An Investigation Raises Ire at ICE
When Post reporters call government agencies for comment on an investigation soon to be published, it is not good news for public affairs officers.
Post reporters -- or any reporters for that matter -- don't do investigations to report that everything is hunky-dory. They do investigations to highlight problems that need to be corrected.
Agencies and reporters look at investigations decidedly differently. Agency officials don't like to see documents leaked, unhappy employees interviewed or major problems revealed. They resent reporters digging into problems that they may feel are being or have been corrected.
So it was no surprise that Immigration and Customs Enforcement (ICE) officials were upset about a four-part series that ran May 11-14, about the health care of immigrant detainees. Veteran reporters Dana Priest and Amy Goldstein detailed mistakes that led to some of the 83 detainee deaths in the past five years, showed serious gaps in mental health treatment, revealed suicides that could have been prevented and found medically unnecessary drugging of deportees for the trip back to their home countries. Immigrant health care is managed by ICE's Division of Immigration Health Services.
ICE press secretary Kelly Nantel said that the series was "unethical, adversarial . . . misleading and highly editorial in nature" and "more harmful than helpful." She said in an interview that DIHS health professionals were "devastated" by it.
It is the nature of investigative journalism to be probing, independent and hard-hitting. That's what makes that kind of journalism so powerful.
Priest and Goldstein were tipped that there were serious problems in health care for ICE detainees and looked at the conditions without ICE's knowledge. The series took months of reporting, sifting through thousands of government documents, plus interviews with many detainees, their families, their lawyers and sources familiar with the system.
The reporters wanted to operate quietly, not tipping anyone off to what they were working on. Only near the end of the reporting did they ask for comment. Agencies don't like that. Officials often want to point to policies or standards or may be working to correct the problems; reporters want to show where those policies have been ignored.
Nantel said the reporters "drew their own conclusions." That is true; they had facts to back them up. She wrote that ICE "is committed to ensuring the safety and well-being of the hundreds of thousands of individuals who come through our detention facilities each year." Nantel feels that facts favorable to ICE were "purposely omitted." The reporters didn't ignore what ICE had to say. ICE comments and explanations appeared throughout the series, including mentions of expanding staffs and building new facilities.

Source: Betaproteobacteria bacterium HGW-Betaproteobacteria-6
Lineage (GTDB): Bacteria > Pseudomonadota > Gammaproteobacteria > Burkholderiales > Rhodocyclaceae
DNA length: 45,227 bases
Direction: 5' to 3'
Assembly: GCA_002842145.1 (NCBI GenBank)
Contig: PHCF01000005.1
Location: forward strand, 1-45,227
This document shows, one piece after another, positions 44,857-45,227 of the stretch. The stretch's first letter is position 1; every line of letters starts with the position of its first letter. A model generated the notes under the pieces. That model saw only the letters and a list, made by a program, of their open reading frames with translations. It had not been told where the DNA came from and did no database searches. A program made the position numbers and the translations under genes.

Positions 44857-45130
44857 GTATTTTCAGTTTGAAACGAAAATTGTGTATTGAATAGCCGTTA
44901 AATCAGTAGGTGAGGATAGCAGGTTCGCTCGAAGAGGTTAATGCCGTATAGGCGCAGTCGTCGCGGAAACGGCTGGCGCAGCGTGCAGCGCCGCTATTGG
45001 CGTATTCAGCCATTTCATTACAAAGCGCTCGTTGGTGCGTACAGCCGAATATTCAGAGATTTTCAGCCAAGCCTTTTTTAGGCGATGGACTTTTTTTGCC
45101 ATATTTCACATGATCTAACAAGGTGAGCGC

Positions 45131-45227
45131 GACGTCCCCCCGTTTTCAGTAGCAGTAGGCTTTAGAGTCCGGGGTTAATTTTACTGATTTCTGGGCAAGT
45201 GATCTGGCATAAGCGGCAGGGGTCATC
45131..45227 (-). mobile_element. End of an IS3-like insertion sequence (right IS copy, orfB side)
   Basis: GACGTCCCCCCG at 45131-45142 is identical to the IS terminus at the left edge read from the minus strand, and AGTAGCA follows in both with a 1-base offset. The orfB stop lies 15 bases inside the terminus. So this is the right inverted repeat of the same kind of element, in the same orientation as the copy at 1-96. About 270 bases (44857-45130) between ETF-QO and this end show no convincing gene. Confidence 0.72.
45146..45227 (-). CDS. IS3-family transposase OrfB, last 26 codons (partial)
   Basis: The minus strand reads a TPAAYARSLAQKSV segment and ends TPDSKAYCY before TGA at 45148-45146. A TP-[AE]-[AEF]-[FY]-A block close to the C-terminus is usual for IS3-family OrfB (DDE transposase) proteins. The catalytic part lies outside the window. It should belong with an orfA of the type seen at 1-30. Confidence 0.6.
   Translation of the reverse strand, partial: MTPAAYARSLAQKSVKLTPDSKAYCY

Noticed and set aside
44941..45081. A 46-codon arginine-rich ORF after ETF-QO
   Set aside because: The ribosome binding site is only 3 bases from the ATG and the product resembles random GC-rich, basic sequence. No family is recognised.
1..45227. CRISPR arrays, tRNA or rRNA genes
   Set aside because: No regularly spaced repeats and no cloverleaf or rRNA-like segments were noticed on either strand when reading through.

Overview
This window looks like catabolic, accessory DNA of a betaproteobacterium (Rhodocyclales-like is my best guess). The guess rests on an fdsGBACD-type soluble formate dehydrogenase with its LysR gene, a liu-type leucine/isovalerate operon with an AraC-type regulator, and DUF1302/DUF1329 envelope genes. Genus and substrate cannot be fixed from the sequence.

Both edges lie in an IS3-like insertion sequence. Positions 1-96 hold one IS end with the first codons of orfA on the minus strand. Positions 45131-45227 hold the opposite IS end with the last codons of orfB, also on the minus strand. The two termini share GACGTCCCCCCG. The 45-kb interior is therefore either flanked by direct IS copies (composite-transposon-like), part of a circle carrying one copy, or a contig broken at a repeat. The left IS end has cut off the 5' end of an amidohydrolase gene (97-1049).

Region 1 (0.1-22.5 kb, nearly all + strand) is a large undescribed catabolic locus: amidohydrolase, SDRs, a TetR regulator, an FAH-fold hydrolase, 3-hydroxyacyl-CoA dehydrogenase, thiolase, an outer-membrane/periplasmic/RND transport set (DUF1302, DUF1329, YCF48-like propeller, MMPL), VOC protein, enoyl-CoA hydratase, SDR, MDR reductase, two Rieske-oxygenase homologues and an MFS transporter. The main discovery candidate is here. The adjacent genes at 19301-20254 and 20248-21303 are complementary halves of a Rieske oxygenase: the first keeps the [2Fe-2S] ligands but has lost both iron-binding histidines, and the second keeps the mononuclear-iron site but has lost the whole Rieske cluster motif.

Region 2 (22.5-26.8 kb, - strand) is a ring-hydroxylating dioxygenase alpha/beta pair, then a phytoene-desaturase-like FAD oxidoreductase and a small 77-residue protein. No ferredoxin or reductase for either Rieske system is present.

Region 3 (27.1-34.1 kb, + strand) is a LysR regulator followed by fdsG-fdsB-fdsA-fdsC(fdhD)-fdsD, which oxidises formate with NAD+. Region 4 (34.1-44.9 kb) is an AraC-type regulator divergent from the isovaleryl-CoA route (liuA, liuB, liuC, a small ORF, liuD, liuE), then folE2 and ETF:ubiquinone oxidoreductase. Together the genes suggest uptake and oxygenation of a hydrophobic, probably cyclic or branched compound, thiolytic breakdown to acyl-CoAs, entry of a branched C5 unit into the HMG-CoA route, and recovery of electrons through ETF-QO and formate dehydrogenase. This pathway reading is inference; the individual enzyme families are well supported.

The series did not condemn all medical personnel working for ICE as irresponsible or incompetent. But it did point out many instances of incompetence or ineptitude or lack of care. Several times in the series, medical officials are quoted bemoaning the lack of staff, voicing a fear of lawsuits and being critical of ICE and its policies.
One of the points of the series was to report that ICE, born in 2003 after the creation of the Department of Homeland Security, has not been able to adequately handle the skyrocketing number of detainees and that medical care has not kept pace with the growing detainee population. The series has gotten congressional attention; that could help resolve some problems.
This kind of project didn't get the laudatory letters and calls from readers that were generated by the series in which Priest, Anne Hull and Michel duCille exposed the poor treatment of wounded veterans at Walter Reed Army Medical Center. That series won the 2007 Pulitzer Prize for Public Service. Priest also won a 2006 Pulitzer Prize in beat reporting for revealing an overseas network of secret U.S. prisons for terrorism suspects. Goldstein was part of a team that won a 2002 Pulitzer Prize for national reporting on terrorism.
The detainee series was about illegal immigrants, most of whom will be deported. Many are poor, sick and without legal counsel or advocates, and some have committed crimes, often minor, that are leading to their deportation. So they don't earn readers' sympathy or favorable comments. But one of journalism's historic missions is to look at how government treats the voiceless and underprivileged.
I reviewed specific ICE complaints and the material on the agency's Web site criticizing the series; a much longer ombudsman's answer is on washingtonpost.com. I thought the series was excellent and detailed, and I found no serious errors. I viewed many of the documents the reporters relied on.
But I wish that the reporters had interviewed high-ranking ICE officials for explanations of why detainee health care had so many serious problems. The series also should have noted that there had been no suicides in detainee facilities in the past 15 months; it also should have made earlier mention of the fact that the policy on drugging detainees for their deportation flights had been changed.
Nantel criticized the reporters for giving her what she considered inadequate time to prepare answers. The reporters said they alerted her on April 29 as the series was being prepared; the reporters sent the first specific questions May 2 and asked for answers by May 7.
Deborah Howell can be reached at 202-334-7582 or firstname.lastname@example.org.